1. “Open with a blessing,” the blessing given by G‑d to each Jew and to Jewry in general. With these words the Alter Rebbe begins his Iggeres HaKodesh, and with this concept we always open, using these words or something similar.

Special emphasis is given to the blessing generated at special times and situations — in our case, an assembly of many Jewish children for the purpose of uniting and strengthening themselves within the framework of their mission as members of Tzivos Hashem. Tzivos Hashem is comprised of “soldiers” recruited by G‑d to carry out His mission of making “a dwelling place for Him in this corporeal world.” This is achieved through fulfilling G‑d’s commands, those which apply every day, and those which apply to special times (the “order of the day”), such as at a “parade” of Tzivos Hashem.

By transforming this world into a dwelling place for G‑d, Jews bring joy to G‑d, as written, “The L‑rd rejoices with His works” — and thereby elicit extra blessings from G‑d. When, therefore, the members of Tzivos Hashem assemble to increase and strengthen in all their tasks — in general, to accept upon themselves even more strongly the rulership of G‑d, the Commander-In-Chief of Tzivos Hashem; and in addition, accept upon themselves the mitzvah “Love your fellow as yourself,” to explain to children who as yet have not merited the great happiness of being in Tzivos Hashem, that G‑d has given them, too, the mission to make the world a dwelling place for G‑d — all this adds to G‑d’s joy, thereby eliciting more blessings commensurate with the increase in G‑d’s joy.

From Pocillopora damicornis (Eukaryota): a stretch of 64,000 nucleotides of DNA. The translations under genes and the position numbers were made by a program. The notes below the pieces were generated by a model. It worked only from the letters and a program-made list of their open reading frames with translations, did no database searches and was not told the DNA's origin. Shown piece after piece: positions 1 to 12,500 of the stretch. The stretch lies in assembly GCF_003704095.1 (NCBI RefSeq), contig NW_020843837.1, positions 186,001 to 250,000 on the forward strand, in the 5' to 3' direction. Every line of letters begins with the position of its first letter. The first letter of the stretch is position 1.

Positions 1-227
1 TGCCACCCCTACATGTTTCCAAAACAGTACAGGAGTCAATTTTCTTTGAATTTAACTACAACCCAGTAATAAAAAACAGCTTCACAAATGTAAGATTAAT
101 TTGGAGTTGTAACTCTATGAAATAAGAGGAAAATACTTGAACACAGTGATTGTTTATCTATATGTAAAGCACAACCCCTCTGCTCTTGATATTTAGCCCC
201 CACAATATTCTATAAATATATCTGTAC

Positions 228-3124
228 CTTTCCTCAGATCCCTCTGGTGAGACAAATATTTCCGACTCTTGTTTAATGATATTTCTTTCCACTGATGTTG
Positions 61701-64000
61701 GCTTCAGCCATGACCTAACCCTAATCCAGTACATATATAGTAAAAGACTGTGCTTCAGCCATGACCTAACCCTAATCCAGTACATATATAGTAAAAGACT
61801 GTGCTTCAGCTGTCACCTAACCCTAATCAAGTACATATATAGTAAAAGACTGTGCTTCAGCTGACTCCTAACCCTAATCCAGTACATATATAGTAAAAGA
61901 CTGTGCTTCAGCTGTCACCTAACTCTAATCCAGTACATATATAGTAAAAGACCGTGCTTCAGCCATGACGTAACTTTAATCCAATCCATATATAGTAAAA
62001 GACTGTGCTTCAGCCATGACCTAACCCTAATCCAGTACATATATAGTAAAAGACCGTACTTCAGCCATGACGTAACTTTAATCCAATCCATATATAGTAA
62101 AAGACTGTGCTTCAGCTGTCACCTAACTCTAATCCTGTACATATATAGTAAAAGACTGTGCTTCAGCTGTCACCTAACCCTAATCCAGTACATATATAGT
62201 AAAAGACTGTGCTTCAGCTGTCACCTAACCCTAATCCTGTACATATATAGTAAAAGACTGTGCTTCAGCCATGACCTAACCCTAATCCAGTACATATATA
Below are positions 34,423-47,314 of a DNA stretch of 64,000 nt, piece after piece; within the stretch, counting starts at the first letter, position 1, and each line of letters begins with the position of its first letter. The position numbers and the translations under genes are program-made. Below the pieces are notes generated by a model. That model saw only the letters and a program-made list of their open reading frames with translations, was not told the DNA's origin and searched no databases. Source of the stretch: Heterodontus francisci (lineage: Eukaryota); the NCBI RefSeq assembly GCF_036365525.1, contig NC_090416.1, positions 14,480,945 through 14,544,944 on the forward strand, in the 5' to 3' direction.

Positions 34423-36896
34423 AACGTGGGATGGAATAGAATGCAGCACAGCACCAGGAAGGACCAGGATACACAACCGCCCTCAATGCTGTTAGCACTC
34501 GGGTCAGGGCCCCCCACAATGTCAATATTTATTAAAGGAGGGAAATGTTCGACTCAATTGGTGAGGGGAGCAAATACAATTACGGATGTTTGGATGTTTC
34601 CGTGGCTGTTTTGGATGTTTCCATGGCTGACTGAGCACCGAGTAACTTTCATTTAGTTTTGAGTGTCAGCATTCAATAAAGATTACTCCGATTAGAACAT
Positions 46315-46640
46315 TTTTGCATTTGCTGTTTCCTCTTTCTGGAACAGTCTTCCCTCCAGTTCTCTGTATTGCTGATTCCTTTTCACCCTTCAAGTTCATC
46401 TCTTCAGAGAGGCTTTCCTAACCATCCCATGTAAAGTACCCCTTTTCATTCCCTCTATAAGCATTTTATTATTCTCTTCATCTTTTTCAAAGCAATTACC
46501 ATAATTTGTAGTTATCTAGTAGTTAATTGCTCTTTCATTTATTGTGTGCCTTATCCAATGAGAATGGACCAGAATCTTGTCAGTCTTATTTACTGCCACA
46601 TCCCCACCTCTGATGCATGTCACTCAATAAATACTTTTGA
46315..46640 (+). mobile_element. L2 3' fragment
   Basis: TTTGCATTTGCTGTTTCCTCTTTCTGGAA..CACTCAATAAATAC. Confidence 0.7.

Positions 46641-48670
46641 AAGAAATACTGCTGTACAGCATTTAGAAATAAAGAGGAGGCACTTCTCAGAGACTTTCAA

The above concerning the elicitation of G‑d’s blessing is especially important at this time, the preparatory days to Rosh Hashanah, when Jews need the very critical blessing of a good writing and sealing for a good and sweet year. It is therefore necessary to increase in all the above, and in the general theme of a Tzivos Hashem rally — the acceptance of G‑d’s sovereignty, and the close brotherhood within the ranks of Tzivos Hashem, which should be manifested in helping one another.